Ambulatory Percutaneous Nephrolithotomy May Be Cost-Effective Compared to Standard Percutaneous Nephrolithotomy

Matthew S. Lee, Mark A. Assmus, Deepak K. Agarwal, Marcelino E. Rivera, Tim Large, Amy E. Krambeck

Research output: Contribution to journalArticlepeer-review

5 Scopus citations


Background: Coronavirus disease 2019 (COVID-19) changed the practice of medicine in America. During the March 2020 lockdown, elective cases were canceled to conserve hospital beds/resources resulting in financial losses for health systems and delayed surgical care. Ambulatory percutaneous nephrolithotomy (aPCNL) has been shown to be safe and could be a strategy to ensure patients receive care that has been delayed, conserve hospital resources, and maximize cost-effectiveness. We aimed to compare the safety and cost-effectiveness of patients undergoing aPCNL against standard PCNL (sPCNL). Materials and Methods: Ninty-eight patients underwent PCNL at Indiana University Methodist Hospital, a tertiary referral center, by three expert surgeons from January 2020 to September 2020. The primary outcome of the study was to compare the 30-day rates of emergency department (ED) visits, readmissions, and complications between sPCNL and aPCNL. Secondary outcomes included cost analysis and stone-free rates (SFRs). Propensity score matching was performed to ensure the groups were balanced. Statistical analyses were performed using SAS 9.4 using independent t-tests for continuous variables and chi-square analyses for categorical variables. Results: Ninety-eight patients underwent PCNL during the study period (sPCNL = 75 and aPCNL = 23). After propensity score matching, 42 patients were available for comparison (sPCNL = 19 and aPCNL = 23). We found no difference in 30-day ED visits, readmissions, or complications between the two groups. aPCNL resulted in cost savings of $5327 ± 442 per case. SFRs were higher for aPCNL compared with sPCNL. Conclusions: aPCNL appears safe to perform and does not have a higher rate of ED visits or readmissions compared with sPCNL. aPCNL may also be cost-effective compared with sPCNL.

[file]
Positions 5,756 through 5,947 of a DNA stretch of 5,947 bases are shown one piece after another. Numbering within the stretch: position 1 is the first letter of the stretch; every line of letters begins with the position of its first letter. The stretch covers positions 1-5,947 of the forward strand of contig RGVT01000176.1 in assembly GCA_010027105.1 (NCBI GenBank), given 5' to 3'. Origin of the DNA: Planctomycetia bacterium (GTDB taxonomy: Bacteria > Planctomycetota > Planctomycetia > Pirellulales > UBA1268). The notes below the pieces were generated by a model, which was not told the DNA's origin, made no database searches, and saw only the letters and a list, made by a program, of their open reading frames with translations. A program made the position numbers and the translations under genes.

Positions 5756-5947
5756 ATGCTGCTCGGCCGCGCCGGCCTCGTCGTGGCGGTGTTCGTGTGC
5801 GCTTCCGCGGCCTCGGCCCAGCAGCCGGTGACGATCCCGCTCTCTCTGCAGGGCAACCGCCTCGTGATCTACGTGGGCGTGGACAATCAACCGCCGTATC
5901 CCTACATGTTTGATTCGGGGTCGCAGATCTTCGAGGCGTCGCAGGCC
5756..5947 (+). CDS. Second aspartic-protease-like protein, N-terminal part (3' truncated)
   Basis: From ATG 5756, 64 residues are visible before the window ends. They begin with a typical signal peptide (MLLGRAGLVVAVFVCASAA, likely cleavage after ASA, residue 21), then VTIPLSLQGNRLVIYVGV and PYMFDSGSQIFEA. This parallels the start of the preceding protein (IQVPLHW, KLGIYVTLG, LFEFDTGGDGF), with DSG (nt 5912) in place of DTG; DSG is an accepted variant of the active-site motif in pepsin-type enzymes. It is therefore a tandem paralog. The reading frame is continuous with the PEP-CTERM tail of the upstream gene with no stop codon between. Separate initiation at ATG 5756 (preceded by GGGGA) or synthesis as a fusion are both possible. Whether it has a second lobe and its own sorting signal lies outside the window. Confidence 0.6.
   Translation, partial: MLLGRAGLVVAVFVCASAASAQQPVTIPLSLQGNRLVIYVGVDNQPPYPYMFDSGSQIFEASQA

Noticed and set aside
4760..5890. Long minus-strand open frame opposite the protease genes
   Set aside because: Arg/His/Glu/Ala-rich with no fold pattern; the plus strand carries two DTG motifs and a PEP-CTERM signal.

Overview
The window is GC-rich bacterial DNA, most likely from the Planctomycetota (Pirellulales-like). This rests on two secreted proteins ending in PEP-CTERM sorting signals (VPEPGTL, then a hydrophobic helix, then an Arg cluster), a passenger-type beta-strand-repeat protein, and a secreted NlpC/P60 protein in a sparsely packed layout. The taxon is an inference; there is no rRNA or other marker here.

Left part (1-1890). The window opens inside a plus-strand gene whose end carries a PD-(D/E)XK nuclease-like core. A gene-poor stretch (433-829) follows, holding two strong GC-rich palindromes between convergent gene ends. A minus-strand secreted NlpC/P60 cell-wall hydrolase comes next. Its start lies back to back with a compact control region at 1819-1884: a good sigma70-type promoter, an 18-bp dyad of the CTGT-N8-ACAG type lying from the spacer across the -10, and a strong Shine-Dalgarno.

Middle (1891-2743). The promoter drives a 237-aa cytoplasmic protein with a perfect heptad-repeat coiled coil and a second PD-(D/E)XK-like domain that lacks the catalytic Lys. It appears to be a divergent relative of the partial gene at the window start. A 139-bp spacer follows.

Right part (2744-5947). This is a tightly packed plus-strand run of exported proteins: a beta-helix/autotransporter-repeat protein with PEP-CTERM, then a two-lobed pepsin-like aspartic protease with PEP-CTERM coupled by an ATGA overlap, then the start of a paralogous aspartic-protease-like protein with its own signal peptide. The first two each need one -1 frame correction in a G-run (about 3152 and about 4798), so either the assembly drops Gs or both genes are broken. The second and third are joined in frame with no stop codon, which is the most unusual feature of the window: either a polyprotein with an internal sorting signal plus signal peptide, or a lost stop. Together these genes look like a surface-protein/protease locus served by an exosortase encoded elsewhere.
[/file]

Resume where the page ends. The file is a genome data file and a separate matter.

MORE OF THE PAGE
Original languageEnglish (US)
Pages (from-to)176-182
Number of pages7
JournalJournal of endourology
Issue number2
StatePublished - Feb 2022
Externally publishedYes

Bibliographical note

Funding Information:
This study was supported by internal institutional funds.

Publisher Copyright:
© 2022, Mary Ann Liebert, Inc., publishers.


  • Cost-effectiveness
  • Kidney stones
  • Percutaneous nephrolithotomy


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